Bystander intervention is not enoughBy Marissa Cornelius | 11/30/2016 11:03pm
CW / Kylie Cowden
Recently, there has been much discussion on campus and much written in the Crimson White regarding sexual assault. Much of this discussion has included warranted criticisms of the administration and the SGA’s lack of tangible action regarding the issue.
Though representatives from the SGA claimed that they would continue to build upon the momentum created with last year’s “It’s On Us” campaign, very little has changed in campus attitudes towards sexual assault since the movement’s beginnings.
The on us does not solely lay with the SGA, who have task forces ready to combat sexual assault should the executive branch choose to prioritize an initiative. Rather, the lack of results in changing campus attitude demands an examination of the efficacy of a nationwide initiative like “It’s On Us” that is focused almost completely on bystander intervention.
Bystander intervention training tells people to step in if they see someone being sexually aggressive, taking advantage of a drunk person, or any of the other warning signs regarding sexual assault.
The University is not by any means the only institution pushing the bystander intervention narrative; It’s On Us, after all, is a national movement with very public figureheads like Vice President Joe Biden encouraging us to say something if we see something.
Though this method of sexual assault prevention is both admirable and necessary in many cases, it promotes a dangerous “othering” of sexual assault that removes us as individuals from being contributors to rape culture and promotes very little personal accountability. Its only focus is on how we should react to seeing others potentially perpetrating sexual assault — and never how we should react if we see the warning signs in ourselves.
It is, of course, human nature to remove ourselves from horrific acts like rape and view it as something that we could never be capable of. This line of logic begs the question, though, that if none of us are committing sexual assault, how do one in five college women and one in sixteen college men end up becoming victims?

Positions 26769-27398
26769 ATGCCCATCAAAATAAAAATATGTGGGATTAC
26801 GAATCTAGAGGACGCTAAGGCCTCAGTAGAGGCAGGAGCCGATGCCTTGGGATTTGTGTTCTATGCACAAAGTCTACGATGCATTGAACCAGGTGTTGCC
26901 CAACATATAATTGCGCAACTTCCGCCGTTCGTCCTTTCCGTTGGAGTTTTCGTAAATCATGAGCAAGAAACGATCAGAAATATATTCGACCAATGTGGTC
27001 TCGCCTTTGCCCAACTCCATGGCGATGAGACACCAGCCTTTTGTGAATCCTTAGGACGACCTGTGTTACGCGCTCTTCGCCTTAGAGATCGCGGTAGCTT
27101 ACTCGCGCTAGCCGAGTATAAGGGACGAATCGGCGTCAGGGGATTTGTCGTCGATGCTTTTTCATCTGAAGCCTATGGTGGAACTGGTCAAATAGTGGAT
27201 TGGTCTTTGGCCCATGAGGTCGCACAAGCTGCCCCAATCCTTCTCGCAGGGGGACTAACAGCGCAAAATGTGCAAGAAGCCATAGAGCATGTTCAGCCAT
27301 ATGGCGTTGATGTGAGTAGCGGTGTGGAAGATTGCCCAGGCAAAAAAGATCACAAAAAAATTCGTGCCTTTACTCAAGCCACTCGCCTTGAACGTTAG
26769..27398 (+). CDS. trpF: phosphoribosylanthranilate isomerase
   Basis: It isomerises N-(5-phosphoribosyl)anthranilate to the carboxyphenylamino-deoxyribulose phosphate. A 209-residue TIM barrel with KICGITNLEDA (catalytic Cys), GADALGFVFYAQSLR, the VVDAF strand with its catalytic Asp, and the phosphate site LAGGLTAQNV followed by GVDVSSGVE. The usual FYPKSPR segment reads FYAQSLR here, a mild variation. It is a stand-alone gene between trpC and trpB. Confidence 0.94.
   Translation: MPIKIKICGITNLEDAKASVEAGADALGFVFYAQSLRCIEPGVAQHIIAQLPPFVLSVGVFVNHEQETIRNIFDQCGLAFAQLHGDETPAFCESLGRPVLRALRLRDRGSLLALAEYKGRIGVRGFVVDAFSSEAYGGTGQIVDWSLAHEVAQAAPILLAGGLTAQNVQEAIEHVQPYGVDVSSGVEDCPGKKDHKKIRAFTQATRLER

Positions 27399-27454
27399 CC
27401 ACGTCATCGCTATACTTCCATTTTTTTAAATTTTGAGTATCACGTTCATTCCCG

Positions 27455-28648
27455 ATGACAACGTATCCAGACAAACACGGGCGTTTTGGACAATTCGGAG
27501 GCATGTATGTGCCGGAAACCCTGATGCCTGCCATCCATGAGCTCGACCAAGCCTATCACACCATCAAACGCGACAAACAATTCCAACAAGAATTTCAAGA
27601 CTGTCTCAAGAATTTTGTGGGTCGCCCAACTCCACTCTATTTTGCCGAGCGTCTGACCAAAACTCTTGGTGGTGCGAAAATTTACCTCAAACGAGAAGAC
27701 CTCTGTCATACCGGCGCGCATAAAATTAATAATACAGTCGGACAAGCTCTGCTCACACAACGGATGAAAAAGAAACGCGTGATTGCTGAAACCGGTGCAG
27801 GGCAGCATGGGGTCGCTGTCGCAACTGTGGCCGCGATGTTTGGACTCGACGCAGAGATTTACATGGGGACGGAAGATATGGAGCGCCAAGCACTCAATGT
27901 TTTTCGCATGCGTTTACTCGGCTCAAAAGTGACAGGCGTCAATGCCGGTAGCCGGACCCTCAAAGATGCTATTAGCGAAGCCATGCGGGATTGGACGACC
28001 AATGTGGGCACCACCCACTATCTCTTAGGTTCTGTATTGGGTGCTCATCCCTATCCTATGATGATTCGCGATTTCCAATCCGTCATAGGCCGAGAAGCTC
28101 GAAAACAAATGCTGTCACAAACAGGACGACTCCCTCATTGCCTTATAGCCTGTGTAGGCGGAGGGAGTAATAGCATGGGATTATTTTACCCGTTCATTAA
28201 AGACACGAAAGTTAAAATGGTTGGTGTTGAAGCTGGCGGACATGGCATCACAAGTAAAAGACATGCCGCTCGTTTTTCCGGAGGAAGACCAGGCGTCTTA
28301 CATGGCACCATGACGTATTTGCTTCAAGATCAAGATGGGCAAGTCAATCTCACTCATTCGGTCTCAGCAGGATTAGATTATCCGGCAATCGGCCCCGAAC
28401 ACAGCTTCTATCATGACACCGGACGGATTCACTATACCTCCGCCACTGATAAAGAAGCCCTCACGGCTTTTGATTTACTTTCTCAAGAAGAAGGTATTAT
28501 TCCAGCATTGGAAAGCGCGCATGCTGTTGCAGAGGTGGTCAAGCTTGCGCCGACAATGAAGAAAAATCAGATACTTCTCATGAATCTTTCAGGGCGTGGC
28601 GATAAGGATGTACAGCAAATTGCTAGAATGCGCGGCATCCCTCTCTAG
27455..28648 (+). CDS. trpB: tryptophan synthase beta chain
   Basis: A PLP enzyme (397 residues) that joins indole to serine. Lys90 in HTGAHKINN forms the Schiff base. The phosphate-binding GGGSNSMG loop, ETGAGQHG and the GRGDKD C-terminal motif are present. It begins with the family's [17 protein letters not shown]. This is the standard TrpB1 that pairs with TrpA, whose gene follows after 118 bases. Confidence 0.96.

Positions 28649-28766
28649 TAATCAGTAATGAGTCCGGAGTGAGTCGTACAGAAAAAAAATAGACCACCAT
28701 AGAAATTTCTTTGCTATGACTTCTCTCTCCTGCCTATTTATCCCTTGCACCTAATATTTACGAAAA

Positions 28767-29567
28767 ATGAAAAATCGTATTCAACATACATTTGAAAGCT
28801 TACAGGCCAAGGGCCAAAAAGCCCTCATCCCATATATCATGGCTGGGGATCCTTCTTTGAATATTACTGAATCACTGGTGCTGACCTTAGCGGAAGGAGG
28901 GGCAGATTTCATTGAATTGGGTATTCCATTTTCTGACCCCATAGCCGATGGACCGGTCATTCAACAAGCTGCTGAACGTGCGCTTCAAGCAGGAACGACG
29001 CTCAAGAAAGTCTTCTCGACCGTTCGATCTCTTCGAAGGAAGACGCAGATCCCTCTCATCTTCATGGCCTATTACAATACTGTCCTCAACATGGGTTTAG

We like to think that rapists are only violent sociopaths, but the truth is, true sociopaths are an extremely small percentage of the population, and most perpetrators are normal people whose upbringing have been so deeply engrained in rape culture that they fail to recognize when consent is not being given.
That is why all of us, regardless of gender, need to stop viewing sexual assault as a problem completely outside of ourselves and start examining our own capabilities for sexual assault and un-learning the rape culture that we were all brought up in. If we continue to “other” the problem, we fail to change the one thing we are most capable of affecting — our own actions.
This process begins with analyzing and shifting our attitudes towards consent. We often hear and might even preach that it doesn’t matter what she was wearing, or how much they were drinking, but do we actually believe it? Do we make jokes or comments that continue this sort of destructive victim-blaming? This self-evaluation and self-critique needs to be followed by concrete self-monitoring.
We need to begin recognizing when we are or the person we are engaged with is too drunk to understand or give consent. We need to begin asking for consent at every progression of sexual intimacy, regardless of if you have had sex before. There are so many steps we can all engage in to ensure that we ourselves are actively resisting a society that promotes rape culture, and not just waiting to step in when we see someone else giving in.
Yes, at the end of the day, it is on us to end sexual assault — but not just by monitoring the actions of other. It’s on us to look within ourselves and change our own beliefs and actions if we ever want to see sexual assault completely eradicated.
Marissa Cornelius is a junior majoring in secondary education. Her column runs biweekly.